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Untitled San Ildefonso Eagle Dance Grouping

C3875A-paint.jpg

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Tonita Vigil Peña (1893-1949) Quah Ah
  • Category: Paintings
  • Origin: San Ildefonso Pueblo
  • Medium: gouache on paper
  • Size:
    14” x 20” image;
    22-5/8” x 28-5/8” framed
  • Item # C3875A
  • Price: $5,000.00

Tonita Peña, whose Tewa name was Quah Ah, was born in 1893 in the tiny New Mexico pueblo of San Ildefonso.  The pueblo is located on the Rio Grande, just north of Santa Fe. At the age of 12, her mother passed away and her father, unable to raise her and tend his fields and pueblo responsibilities, took her to live with her aunt and uncle at Cochiti Pueblo.  This was where she would spend the remainder of her life.

 

Tonita was the only woman in the group of talented early pueblo artists referred to as the San Ildefonso Self-Taught Group, which included such noted artists as Julian MartinezAlfonso RoybalAbel SanchezCrecencio Martinez, and Encarnación Peña.

 

By the time Tonita was 25 years old, she was a successful easel artist, and her work was being displayed in museum exhibitions and in commercial art galleries in Santa Fe and Albuquerque, New Mexico. She painted what she knew best—scenes of life at the pueblo.  She mostly painted ceremonial dances, and occasionally depicted everyday events. She is still considered one of the best female Indian artists of all time.

 

Tonita was very ingenious in the manner in which she signed her paintings. After extensive and careful study of over one hundred of her paintings, it is possible to date her paintings, within reason, by the manner in which they were signed.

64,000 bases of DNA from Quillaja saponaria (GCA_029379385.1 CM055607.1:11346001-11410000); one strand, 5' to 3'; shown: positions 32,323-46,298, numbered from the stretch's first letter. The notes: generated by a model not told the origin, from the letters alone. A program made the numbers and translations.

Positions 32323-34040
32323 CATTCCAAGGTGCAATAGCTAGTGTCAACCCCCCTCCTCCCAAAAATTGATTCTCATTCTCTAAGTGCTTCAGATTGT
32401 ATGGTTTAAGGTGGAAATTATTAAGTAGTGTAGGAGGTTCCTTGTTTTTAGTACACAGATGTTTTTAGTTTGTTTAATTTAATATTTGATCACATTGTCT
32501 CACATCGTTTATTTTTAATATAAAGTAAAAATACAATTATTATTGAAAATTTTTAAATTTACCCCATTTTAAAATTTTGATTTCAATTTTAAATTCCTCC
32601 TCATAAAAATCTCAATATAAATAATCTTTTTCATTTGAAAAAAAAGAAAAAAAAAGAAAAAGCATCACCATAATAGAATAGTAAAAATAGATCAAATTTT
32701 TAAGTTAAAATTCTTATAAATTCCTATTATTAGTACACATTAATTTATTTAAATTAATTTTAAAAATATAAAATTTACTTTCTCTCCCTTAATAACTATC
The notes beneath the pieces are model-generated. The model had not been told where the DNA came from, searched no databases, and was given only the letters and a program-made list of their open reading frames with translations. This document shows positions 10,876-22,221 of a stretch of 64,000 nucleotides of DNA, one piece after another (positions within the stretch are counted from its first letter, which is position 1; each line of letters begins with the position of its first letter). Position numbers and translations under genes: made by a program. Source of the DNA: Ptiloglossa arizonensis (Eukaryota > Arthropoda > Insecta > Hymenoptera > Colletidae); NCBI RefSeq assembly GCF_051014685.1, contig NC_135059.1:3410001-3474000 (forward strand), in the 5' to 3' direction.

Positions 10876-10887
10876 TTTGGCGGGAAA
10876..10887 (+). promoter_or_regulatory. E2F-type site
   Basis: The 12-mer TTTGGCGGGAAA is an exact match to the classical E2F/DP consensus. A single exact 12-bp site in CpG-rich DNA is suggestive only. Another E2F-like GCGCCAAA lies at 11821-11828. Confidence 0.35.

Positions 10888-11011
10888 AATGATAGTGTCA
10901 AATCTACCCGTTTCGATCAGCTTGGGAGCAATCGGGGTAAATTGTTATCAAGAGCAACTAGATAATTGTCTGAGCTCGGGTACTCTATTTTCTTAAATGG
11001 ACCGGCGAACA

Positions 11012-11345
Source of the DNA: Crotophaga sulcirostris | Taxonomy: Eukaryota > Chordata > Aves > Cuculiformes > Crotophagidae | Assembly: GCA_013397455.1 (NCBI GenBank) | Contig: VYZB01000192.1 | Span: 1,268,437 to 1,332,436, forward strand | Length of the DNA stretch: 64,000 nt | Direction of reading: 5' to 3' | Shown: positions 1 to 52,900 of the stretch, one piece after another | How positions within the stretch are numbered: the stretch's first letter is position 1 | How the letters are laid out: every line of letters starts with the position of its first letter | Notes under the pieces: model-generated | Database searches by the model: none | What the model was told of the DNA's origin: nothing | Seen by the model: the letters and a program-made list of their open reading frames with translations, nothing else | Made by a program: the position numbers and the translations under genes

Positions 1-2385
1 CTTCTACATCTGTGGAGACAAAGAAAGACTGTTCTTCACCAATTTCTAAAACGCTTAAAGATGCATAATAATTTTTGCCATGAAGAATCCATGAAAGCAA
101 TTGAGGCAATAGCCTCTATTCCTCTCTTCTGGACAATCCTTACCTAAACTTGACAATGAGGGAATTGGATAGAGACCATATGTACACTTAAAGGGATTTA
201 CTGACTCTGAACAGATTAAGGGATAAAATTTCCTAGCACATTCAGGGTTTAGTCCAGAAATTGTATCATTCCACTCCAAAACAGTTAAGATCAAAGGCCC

Artist Signature - Tonita Vigil Peña (1893-1949) Quah AhBased on her signature, this Untitled San Ildefonso Eagle Dance Grouping painting had been determined to date from the early 1930s.  It was during this period that she used both her Native and Baptismal names in the manner shown on this painting along with a cartouche of a rain cloud.  This is one of the more comprehensive of her paintings.  It was executed in the traditional Studio style of the Santa Fe Indian School.  There are no background objects or ground plane.  Only the human figures are shown.

 

The colors are still very strong and vivid.  Tonita painted the female dancer in a dance position mimicking the male dancer in front of her—both with arms extended in the same manner. 

 

Condition: very good condition for its age

Provenance: from a gentleman from Denver, Colorado

Recommended Reading: Through Their Eyes—Indian Painting in Santa Fe, 1918-1945 by Michelle McGeough, Wheelwright Museum of the American Indian, 2009

Close up view of the dancers.

 

Tonita Vigil Peña (1893-1949) Quah Ah
  • Category: Paintings
  • Origin: San Ildefonso Pueblo
  • Medium: gouache on paper
  • Size:
    14” x 20” image;
    22-5/8” x 28-5/8” framed
  • Item # C3875A
  • Price: $5,000.00

C3875A-paint.jpgC3875A-large.jpg Click on image to view larger.